Key Take Aways from Roosevelt University’s Training and Development Program
By the time you reach the last week of your last class, if you’re like me, you may find that many of the facts you’ve learned are only vague memories overshadowed by the focus of graduation and the changes it brings. While it’s still fresh in my mind, let me share with you what I think are the most important lessons I’ve learned in the Graduate Program in Training & Development.
- Network, Network, Network Regardless of your current work situation, networking is the single most important thing you should do while in school (except for writing all those papers.) Everyone in your classes, students and instructors alike, are potential future employers. Research has shown that “at least 50 percent of available jobs are never advertised—some studies place that number as high as 80 percent. Networking allows employers to fill open positions, often by individuals outside of the company (or department) who learned of the open position from someone inside the company.” (Rangwala, 2012). I can tell you from personal experience, you never know who is in your class. I was in school full-time and not working. A few months before graduation, I started to look for full-time employment. I saw a job posted at an organization that I really wanted, and I remembered a woman from my Organization Development class had worked there. I reached out to her on LinkedIn to see if she knew anything about the position. Turns out, it was a newly created position that reported to her. I got the job! I’d like to think I got my position due to my amazing skills, but I can’t help but also think that having the connection of Roosevelt’s TRDV program was a huge asset. Since my boss had been through the same program, she knew what I’d learned and how it would be relevant to this position. She knew what my degree meant; I didn’t have to explain to her what instructional design was. Being able to share a common bond will only help you to succeed, so connect with your classmates on LinkedIn. If someone wants to meet for lunch, do it. You never where that person may be in the future.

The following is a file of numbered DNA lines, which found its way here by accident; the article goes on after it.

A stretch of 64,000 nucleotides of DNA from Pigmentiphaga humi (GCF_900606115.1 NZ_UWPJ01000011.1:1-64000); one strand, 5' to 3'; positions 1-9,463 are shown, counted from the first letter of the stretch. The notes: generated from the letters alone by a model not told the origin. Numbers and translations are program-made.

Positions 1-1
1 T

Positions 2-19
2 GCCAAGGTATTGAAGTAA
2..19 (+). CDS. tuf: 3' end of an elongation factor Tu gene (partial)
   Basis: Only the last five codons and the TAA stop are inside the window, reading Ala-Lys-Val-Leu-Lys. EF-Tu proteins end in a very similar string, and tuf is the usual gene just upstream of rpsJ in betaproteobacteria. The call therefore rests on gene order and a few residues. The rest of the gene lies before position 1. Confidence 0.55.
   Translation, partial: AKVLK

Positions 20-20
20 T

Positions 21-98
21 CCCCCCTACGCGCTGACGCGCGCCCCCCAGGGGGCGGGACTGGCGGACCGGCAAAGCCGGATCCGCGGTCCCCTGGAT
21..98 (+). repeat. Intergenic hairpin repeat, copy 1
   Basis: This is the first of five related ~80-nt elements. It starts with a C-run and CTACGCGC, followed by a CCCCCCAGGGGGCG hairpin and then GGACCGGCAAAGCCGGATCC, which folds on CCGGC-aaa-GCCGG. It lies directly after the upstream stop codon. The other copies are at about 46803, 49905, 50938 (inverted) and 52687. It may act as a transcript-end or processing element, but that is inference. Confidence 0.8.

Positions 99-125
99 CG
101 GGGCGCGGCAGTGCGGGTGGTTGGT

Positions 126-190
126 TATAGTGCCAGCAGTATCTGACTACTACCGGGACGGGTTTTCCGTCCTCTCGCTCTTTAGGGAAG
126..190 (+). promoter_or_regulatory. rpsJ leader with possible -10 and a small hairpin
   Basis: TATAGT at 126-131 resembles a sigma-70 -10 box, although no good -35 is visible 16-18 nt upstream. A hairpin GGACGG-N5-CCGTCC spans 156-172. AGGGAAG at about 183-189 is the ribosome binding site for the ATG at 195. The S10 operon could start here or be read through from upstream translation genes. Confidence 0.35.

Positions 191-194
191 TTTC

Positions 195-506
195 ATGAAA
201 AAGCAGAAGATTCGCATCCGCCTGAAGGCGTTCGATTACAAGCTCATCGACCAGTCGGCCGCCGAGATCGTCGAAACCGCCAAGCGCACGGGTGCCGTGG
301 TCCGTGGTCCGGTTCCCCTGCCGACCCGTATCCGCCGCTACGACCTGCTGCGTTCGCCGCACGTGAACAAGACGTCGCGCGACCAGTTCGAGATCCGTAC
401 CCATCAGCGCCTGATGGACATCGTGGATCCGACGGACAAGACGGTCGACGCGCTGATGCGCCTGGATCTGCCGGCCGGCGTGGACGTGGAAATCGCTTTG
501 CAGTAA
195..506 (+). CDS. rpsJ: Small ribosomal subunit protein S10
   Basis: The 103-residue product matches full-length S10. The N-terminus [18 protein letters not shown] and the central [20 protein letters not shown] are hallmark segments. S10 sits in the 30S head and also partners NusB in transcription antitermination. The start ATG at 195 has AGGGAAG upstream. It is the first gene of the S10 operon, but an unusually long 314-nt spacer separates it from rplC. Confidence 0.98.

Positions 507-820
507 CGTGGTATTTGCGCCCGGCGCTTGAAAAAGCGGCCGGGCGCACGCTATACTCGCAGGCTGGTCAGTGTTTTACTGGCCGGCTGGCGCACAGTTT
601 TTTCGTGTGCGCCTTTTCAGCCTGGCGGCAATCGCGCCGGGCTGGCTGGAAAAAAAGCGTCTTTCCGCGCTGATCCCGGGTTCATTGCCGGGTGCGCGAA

- Complete the Portfolio Preparation Form Yes, these forms may seem annoying to have to fill out at the end of every class, but they’re actually useful. When I first saw the form, my immediate reaction was, “This like writing another paper! I’m not doing this!” After all, by the time you get all of your other coursework done, it’s usually 11:58 p.m. the night the class ends and you just want to go to bed. The last thing you want to do is stay up and fill out a form, trying to remember what you just learned. Do it anyway. When you get to 499, if you haven’t filled out this form for every class, trust me, you’ll be sorry. I filled out the form for only one of my classes because it was required (thanks, Vince!) I wished I had filled it out for all of my classes. It would have made pulling together my portfolio so much easier. Take the 15- 20 minutes and fill out the form while the information is still fresh in your mind and it will save you a lot of time in the future.
- Did I mention networking? Really, I can’t stress this point enough. Never again will you be in the same situation of being surrounded by people who are in your same field for as many hours as when you’re in school. The majority of your instructors are also practitioners and really know what they’re doing. They teach not only because they’re experts in the field, but they want to see others succeed in it as well. One of the webcasts I facilitated while in school was taught by Kim Heintz, an adjunct professor and Jessi Underhill, an alumnus of the TRDV program. One of the key points they emphasized was the importance of keeping your LinkedIn profile up-to-date and connecting with your professors. I had never really thought of connecting with my professors, but Kim made an excellent point: while they may be your instructors right now, they will be your colleagues once you graduate. They’re very well connected in the field and can not only provide you with an excellent reference, they will also probably know of job openings that might be a good fit for you. So get to know your professors a little. Find out where else they work, what their specialties are. You never know where your next job may come from.
- What are some of the things you’ve learned in the Training and Development program that are the most useful?
- If you are an alumnus or a 499 student, what advice do you have for current and future students?
Rangwala, Sakina. Networking 101. The Washington Post, Oct. 9, 2012. Retrieved from http://www.washingtonpost.com/jobs_articles/2012/10/09/dbb7d628-121d-11e2-be82-c3411b7680a9_story.html.